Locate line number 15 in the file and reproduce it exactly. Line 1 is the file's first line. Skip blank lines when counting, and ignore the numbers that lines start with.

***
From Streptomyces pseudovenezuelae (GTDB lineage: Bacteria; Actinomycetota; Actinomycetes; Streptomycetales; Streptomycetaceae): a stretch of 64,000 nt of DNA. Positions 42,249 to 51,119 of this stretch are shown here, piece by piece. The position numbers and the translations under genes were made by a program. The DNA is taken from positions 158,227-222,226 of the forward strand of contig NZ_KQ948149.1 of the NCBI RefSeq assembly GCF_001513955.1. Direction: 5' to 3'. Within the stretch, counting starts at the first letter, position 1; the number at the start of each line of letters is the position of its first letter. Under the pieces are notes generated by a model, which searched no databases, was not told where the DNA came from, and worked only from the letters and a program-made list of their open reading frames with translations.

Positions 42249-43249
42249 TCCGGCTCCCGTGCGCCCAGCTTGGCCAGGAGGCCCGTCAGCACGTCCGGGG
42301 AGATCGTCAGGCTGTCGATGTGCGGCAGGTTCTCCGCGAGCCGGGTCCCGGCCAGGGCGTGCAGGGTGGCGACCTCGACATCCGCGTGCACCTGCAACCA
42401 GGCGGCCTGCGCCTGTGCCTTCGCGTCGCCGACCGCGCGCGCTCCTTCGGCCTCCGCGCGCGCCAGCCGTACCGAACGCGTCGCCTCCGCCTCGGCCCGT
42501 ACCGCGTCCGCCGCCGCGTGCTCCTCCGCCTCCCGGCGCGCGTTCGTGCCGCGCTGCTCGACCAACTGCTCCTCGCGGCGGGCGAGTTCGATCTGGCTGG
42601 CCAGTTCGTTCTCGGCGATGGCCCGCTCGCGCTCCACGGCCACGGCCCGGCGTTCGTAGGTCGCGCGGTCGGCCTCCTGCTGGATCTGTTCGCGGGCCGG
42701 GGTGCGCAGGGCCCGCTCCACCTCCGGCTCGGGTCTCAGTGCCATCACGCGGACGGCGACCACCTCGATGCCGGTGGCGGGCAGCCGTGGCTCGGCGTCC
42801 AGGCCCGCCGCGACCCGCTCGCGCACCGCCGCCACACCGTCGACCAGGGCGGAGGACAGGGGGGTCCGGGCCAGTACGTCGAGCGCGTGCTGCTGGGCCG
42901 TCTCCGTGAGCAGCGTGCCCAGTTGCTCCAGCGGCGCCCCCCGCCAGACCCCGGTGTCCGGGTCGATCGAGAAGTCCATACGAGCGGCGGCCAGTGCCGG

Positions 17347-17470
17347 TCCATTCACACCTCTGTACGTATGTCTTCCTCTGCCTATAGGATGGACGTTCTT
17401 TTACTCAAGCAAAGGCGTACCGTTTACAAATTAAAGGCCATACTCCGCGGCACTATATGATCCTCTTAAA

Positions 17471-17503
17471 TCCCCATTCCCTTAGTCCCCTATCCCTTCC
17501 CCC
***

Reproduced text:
17471 TCCCCATTCCCTTAGTCCCCTATCCCTTCC